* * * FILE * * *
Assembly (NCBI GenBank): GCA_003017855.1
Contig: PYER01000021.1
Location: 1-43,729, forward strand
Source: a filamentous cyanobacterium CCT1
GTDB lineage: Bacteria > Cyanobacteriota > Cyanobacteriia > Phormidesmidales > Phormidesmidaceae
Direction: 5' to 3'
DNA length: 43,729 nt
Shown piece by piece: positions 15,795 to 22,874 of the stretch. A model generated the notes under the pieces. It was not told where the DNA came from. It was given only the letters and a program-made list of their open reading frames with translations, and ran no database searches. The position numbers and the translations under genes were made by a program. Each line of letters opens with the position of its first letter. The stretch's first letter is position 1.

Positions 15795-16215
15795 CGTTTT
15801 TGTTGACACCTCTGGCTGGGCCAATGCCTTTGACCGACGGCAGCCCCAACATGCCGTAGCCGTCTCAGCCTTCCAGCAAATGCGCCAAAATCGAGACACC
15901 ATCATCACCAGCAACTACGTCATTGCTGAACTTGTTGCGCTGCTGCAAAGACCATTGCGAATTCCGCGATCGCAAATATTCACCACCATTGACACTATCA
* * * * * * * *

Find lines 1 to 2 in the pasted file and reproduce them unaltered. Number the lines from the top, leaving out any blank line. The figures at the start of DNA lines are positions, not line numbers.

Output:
Assembly (NCBI GenBank): GCA_003017855.1
Contig: PYER01000021.1